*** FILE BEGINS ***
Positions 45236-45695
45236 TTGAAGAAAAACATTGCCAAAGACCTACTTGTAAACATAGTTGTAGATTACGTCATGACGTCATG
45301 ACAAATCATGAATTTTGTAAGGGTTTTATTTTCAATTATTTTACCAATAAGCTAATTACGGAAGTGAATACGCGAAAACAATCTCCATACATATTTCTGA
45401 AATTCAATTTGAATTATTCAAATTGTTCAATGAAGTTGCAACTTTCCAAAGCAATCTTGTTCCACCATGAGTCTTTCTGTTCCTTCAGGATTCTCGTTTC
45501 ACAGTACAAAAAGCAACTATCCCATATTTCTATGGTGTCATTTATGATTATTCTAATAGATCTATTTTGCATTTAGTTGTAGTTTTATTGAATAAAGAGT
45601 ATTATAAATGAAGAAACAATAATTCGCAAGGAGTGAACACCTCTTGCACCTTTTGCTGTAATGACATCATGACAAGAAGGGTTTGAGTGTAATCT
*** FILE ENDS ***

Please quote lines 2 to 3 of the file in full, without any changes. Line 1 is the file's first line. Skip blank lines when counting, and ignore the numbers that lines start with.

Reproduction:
45236 TTGAAGAAAAACATTGCCAAAGACCTACTTGTAAACATAGTTGTAGATTACGTCATGACGTCATG
45301 ACAAATCATGAATTTTGTAAGGGTTTTATTTTCAATTATTTTACCAATAAGCTAATTACGGAAGTGAATACGCGAAAACAATCTCCATACATATTTCTGA